COMMITMENT & 6 Ideas That Can Increase Giving and Community

by Bob Whitesel D.Min., Ph.D. and the 2017 Missional Coaches Cohort, 2/1/17.

  • Annually teach on giving.
    • Teach as a two-week series [studies show one week isn’t enough; three weeks people get bored / annoyed]. Offer it in January or February, after everyone’s Christmas bills come in and household budget/resource allocation is a priority.
    • When teaching on giving, teach on graduated giving – meaning, if you don’t
      give at all, where could you start? If you do give, but give less than 10%, how
      could you increase to the next percentage? If you give 10% or above, could you begin increasing giving to the next percentage as a ‘legacy gift’ to the church?
  • Annually review tithes & offerings.
    • Who knows who gives, and how much? Who knows who’s not giving, or has
      slacked off in giving? John Maxwell suggests the Treasurer, Senior Pastor, and Exec Pastor know in order to pray for givers & giving, and lean into those needing encouragement.
  • Annually review ministry priorities.
    • Get key staff and board together for a half-day or full day of ministry review. Are you most important ministries getting significant resources for ministry?
    • If they’re not, they might not be as high a priority as you think they are. Make adjustments as necessary.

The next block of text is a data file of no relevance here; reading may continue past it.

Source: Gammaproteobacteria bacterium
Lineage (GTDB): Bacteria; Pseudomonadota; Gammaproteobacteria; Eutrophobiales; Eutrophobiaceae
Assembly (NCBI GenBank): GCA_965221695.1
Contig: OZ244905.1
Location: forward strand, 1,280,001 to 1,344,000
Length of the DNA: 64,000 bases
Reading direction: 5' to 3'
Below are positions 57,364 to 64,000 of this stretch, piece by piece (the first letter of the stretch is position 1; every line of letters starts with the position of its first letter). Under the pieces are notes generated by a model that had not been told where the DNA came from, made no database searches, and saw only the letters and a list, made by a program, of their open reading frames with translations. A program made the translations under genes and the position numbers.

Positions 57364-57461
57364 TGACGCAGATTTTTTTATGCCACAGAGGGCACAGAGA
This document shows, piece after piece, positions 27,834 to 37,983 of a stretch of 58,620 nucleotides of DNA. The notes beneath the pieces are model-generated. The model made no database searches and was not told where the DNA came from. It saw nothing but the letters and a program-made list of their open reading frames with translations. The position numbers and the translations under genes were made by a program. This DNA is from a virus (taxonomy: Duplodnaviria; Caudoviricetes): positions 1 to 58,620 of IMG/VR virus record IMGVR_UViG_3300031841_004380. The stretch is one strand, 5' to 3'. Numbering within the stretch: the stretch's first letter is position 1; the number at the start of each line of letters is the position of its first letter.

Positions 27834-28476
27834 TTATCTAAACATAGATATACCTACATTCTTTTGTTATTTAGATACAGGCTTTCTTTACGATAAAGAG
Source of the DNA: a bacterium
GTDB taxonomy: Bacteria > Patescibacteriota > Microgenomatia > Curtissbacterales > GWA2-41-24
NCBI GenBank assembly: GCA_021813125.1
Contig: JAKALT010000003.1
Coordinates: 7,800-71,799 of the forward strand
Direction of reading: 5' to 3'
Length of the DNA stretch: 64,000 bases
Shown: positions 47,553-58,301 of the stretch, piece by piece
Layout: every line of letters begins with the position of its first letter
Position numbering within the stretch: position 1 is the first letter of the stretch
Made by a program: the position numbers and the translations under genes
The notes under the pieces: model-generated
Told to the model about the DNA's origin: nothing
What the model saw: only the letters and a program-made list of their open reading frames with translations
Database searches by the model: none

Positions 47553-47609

• Offer Stewardship classes.
    • Twice a year, offer Financial Peace Classes [or similar program].
    • Rather than a staff or board member, attempt to have a key layperson whose financial affairs are in order teach the class, in order to avoid people viewing church leaders as greedy for resources.
  • Expand giving options.
    • Do you offer a variety of ways to give such as: text-to-give, webpage for
      automatic giving, or giving kiosks? What does live giving look like in your church?
    • Do you have special giving opportunities – a campaign to pay down debt / faith promise giving for missions? Beyond weekly / monthly giving, what special giving emphases could be created?
  • Tell stories about giving.
    • Who’s willing to share live or via video a story of how God stretched them to give more generously/sacrificially? Who’s been blessed by receiving a gift through the church? What ministries could you highlight that wouldn’t exist without giving?
    • Interview some older folks who are long-time members. Ask about the vision and mission of the church, and how they see it being fulfilled. Ask them how they prayed and gave in the early days for God to bless and expand the church’s reach.
    • Interview younger folks, families, or individuals who are new. Ask about their experience being welcomed or helped. Use questions in these video stories to connect the dots between giving and outreach / mission accomplishment.

© Bob Whitesel DMin PhD & MissionalCoaches.com #PowellChurch

LEADERSHIP EVALUATION & Are You A Good Boss? Test Yourself With These 5 Questions

by Lisa Quast, Forbes Magazine, 1/2/17.

… A Gallup study of 7,272 U.S. adults revealed that 50 percent had left their job to get away from their manager to improve their life at some point in their career.